A Libertarian friend of the taxpayer

Steve Osborn, a Libertarian candidate for the U.S. Senate from Indiana in November, is demanding a recount in 10 precincts — even though he lost by more than a million votes statewide to eternal incumbent Richard Lugar (R). (In yet another glorious spasm of "democracy," the Democrats nominated no one.) Osborn, who has run unsuccessfully for Congress twice before, gave no explanation for his request, which he filed with the required $100 bond and $30 for postage costs. In 2004, the state spent about $100,000 to recount a congressional race.
 

Black humor

Liberal Democrat member of the British Parliament Bob Russell has been rightly denounced as a "sanctimonious twit" for accusing a British official of racism over the term "black economy" — a common description of what is known in America as the "underground economy." He pronounced himself "shocked" and moaned that the phrase "has racial overtones. Downing Street is thus politically incorrect to use this term." (American cultural Bolsheviks, wacky as they might be, would at least be embarrassed to use the phrase "politically incorrect" in anything but an ironic context.) Russell demanded "the more sensitively acceptable 'gray economy' or 'shadow economy.'" His jackassery was further exposed when it was noted that, only a month earlier, Russell's own party's annual conference had called for officials to campaign against the "black economy."
 

Hands outstretched as usual

An article in the Kenya Standard bemoans the failure of developed nations to pay the outrageous tax hidden in the Kyoto Protocol on the utterly unproven "crisis" of "climate change." According to the paper, the agreement binds civilized countries to "contribute" a percentage of their industrial proceeds to assist the savages in poor nations, "which bear the brunt of environmental change."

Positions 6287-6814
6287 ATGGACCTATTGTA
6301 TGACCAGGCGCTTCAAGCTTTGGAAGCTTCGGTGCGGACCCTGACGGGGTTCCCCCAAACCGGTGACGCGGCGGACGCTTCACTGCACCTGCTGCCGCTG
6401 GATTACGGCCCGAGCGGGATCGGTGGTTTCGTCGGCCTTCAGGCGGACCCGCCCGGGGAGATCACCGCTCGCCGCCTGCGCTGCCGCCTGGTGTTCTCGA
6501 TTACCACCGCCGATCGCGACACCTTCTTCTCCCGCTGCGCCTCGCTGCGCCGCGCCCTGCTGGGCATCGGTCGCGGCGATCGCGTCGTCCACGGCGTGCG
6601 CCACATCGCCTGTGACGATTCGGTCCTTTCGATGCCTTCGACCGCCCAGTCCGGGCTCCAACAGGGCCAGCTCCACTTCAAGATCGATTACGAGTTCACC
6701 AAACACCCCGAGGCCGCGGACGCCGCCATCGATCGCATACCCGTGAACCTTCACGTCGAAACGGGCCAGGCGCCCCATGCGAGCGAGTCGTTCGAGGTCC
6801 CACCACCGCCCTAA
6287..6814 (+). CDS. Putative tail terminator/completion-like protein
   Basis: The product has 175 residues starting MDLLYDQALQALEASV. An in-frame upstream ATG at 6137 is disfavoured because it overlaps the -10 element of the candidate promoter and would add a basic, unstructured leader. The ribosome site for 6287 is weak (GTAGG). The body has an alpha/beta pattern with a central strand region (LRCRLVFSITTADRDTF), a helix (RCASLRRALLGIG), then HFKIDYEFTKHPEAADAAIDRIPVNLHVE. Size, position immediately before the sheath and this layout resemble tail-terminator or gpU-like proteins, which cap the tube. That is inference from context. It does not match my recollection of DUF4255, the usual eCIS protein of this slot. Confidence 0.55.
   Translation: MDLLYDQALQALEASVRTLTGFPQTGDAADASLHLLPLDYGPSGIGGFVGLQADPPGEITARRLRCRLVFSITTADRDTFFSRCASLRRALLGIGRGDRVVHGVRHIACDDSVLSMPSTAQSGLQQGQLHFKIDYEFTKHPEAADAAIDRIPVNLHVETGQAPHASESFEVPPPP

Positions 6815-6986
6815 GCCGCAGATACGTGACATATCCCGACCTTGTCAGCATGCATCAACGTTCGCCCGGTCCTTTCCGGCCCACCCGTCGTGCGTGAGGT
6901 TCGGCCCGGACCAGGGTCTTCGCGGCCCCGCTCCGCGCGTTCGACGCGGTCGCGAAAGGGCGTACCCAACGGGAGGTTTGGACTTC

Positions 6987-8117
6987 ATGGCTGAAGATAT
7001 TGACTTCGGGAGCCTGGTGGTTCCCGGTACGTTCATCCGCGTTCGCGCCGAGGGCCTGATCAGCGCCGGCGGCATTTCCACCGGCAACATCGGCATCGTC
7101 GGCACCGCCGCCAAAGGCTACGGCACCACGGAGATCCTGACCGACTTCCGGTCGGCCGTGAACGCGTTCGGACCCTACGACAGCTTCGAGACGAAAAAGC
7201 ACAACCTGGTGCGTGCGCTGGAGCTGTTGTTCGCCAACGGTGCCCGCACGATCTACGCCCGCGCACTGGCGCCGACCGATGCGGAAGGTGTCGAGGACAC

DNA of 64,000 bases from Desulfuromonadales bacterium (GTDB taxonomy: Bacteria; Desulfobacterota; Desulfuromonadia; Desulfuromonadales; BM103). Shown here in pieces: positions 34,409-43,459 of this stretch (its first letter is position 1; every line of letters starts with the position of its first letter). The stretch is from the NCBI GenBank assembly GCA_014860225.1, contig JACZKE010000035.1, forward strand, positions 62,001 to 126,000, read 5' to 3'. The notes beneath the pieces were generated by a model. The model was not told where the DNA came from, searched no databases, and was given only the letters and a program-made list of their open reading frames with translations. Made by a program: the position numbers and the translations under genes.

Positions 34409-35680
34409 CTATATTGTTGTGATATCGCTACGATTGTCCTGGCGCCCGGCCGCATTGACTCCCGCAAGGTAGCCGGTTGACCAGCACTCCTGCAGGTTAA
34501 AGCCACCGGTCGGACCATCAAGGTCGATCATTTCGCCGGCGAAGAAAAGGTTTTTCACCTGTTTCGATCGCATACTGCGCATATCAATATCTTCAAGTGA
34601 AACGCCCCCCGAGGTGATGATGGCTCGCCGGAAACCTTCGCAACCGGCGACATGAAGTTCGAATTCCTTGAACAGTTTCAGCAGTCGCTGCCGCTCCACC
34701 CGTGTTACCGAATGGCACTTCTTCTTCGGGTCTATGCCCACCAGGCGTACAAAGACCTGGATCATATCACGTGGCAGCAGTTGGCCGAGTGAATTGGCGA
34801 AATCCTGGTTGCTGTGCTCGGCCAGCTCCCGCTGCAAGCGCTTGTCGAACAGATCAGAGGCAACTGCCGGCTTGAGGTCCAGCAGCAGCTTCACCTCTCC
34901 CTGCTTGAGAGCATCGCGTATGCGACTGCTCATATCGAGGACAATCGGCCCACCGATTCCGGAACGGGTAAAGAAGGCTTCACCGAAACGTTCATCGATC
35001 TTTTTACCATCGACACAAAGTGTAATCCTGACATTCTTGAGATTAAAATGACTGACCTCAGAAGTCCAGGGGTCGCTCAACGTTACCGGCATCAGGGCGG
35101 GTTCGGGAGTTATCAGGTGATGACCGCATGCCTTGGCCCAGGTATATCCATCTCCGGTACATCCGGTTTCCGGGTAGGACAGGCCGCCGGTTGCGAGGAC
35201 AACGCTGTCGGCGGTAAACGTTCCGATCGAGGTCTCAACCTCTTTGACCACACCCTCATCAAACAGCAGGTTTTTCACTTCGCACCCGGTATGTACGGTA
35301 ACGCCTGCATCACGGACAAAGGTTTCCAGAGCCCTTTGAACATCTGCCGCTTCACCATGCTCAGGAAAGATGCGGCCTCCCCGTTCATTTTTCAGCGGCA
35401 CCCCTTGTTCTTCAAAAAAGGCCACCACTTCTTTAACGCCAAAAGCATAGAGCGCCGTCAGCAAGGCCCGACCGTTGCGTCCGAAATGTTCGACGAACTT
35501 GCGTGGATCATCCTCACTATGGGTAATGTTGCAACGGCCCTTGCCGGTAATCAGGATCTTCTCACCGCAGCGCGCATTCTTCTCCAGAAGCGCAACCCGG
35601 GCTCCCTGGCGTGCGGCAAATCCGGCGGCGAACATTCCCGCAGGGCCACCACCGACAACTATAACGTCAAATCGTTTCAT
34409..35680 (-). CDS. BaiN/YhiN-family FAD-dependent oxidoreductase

As we all know, the incredibly primitive and filthy habits of Third Worlders have nothing to do with their environmental problems, which are all caused by the white devils who so vastly improved the health and lengthened the life span of those countries' natives during their misguided and oppressive years as colonizers.

Speaking of pollution ...
 

The people of the feces

Thanks to government programs and subsidies for sanitary facilities, India's Development Minister predicts it will soon become rare to see his nation's people defecating in public. "Open defecation is slowly losing its popularity in rural India, and the government is doing all efforts to end this for all by 2012," declares Raghuvansh Prasad Singh. He cites the growth in the use of toilets from 22 percent in 2001 to 38 percent today as "an encouraging sign."

Mr. Singh's rosy forecast is cast into severe doubt by a friend who recently recounted his unwilling but necessary use of Air India for a journey from Europe to the United States. While the flight attendants were going through the normal seat-belt and oxygen-mask ritual, they also advised — he did not recount the exact language — that passengers should use the toilet, rather than the bathroom sink, to relieve their bowels. A few hours into the flight he discovered that the bizarre and seemingly unnecessary request had been ignored!

December 7, 2006